Kenneth Sterling, Thyroid Expert, Dead at 74

Kenneth Sterling, an internationally known and nationally recognized expert in thyroid diseases, died at home on Thurs., Jan. 12, in Riverdale, N.Y. He was 74 years old.

Sterling was clinical professor of medicine at Columbia's College of Physicians & Surgeons and a staff physician in nuclear medicine and director of the protein research laboratory, Department of Veterans' Affairs Medical Center, Bronx, N.Y.

The probable cause of death was complications of an aneurysm, a family member said.

Sterling was one of the major investigators of cellular action of thyroid hormones. He was one of the first to use radioactive iodine in the therapy of thyroid diseases. Sterling discovered that the body converts thyroxine, one of the major thyroid hormones, to triiodothyronine, which is the principally active form of thyroid hormone. This finding spawned a new field of investigation and knowledge of how thyroid hormones affect metabolism and led to seminal studies on the mechanism of the action of thyroid hormones.

In the early years he did the major work on the metabolism of human serum proteins utilizing radioisotopic labels and also developed a method for radioisotopic labeling of human red cells. This development allowed life span and volume of human red cells to be accurately measured in many diseases for the first time. His method is still used in laboratories today.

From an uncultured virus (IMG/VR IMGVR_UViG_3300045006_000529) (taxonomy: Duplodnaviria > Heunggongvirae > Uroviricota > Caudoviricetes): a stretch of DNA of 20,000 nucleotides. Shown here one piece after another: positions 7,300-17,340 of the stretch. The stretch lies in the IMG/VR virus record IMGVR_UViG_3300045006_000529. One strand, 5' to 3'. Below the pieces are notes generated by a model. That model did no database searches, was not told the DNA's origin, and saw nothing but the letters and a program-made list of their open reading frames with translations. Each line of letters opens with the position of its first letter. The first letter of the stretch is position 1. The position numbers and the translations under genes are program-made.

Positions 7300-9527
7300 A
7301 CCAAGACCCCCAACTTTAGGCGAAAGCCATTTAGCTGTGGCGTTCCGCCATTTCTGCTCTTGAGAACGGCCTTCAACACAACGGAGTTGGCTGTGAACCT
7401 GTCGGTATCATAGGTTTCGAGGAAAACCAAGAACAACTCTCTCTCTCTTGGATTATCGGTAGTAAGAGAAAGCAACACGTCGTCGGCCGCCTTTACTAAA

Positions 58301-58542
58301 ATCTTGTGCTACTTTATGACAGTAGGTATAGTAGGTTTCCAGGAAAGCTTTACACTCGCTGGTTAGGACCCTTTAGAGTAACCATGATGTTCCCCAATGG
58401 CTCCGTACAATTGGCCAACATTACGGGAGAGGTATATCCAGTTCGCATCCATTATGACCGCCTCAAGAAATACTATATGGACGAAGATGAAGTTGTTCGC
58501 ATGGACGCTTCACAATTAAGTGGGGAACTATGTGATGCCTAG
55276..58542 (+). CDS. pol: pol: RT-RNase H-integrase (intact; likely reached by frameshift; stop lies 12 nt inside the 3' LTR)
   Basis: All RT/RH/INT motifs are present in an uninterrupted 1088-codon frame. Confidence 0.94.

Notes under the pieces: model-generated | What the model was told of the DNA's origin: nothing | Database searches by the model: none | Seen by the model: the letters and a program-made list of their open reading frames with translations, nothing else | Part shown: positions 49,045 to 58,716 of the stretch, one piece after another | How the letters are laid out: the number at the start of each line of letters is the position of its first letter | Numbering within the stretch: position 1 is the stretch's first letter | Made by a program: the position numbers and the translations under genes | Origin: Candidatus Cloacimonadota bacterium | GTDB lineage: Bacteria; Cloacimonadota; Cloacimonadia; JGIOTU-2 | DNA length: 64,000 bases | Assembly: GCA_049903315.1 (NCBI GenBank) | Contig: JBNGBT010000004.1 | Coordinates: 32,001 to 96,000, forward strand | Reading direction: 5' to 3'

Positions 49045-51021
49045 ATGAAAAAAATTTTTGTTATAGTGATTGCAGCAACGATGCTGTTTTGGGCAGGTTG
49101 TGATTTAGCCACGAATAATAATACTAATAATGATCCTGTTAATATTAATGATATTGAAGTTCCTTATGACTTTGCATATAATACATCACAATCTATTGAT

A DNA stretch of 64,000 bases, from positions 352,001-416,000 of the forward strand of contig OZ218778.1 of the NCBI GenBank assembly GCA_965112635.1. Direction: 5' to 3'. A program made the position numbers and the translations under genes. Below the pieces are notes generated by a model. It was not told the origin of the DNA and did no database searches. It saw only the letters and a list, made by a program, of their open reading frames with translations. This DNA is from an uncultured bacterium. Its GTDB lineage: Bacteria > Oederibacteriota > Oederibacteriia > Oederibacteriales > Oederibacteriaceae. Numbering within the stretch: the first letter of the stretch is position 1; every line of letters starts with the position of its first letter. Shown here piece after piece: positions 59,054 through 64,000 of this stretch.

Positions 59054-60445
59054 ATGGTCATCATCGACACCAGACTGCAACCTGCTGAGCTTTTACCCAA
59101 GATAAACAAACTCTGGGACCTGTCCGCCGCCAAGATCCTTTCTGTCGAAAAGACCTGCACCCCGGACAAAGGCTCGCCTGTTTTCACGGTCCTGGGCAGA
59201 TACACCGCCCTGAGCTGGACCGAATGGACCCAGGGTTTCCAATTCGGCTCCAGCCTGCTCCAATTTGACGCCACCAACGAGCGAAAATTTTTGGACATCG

In 1972 Sterling was given the William S. Middleton Award for Excellence in Research, the VA Medical Center's highest honor. He is remembered by his peers as an expert clinical thyroidologist who regularly participated in the thyroid clinic at Columbia-Presbyterian Medical Center. He treated patients there just days before his death.

Sterling joined the Columbia faculty in 1958 as a research associate. In 1962 he was appointed assistant clinical professor medicine and also joined the staff of VA Medical Center as director of the protein research laboratory. In 1970 he became associate clinical professor of medicine at Columbia and rose to clinical professor in 1974.

Sterling was born in Baltimore, Md. He received his undergraduate degree from Harvard in 1940, where he was a classmate of John F. Kennedy. He earned his medical degree from Johns Hopkins in 1943.

He is survived by his wife of 35 years, Ruth Sterling, and a daughter, Donna.

Columbia University Record -- February 10, 1995 -- Vol. 20, No. 16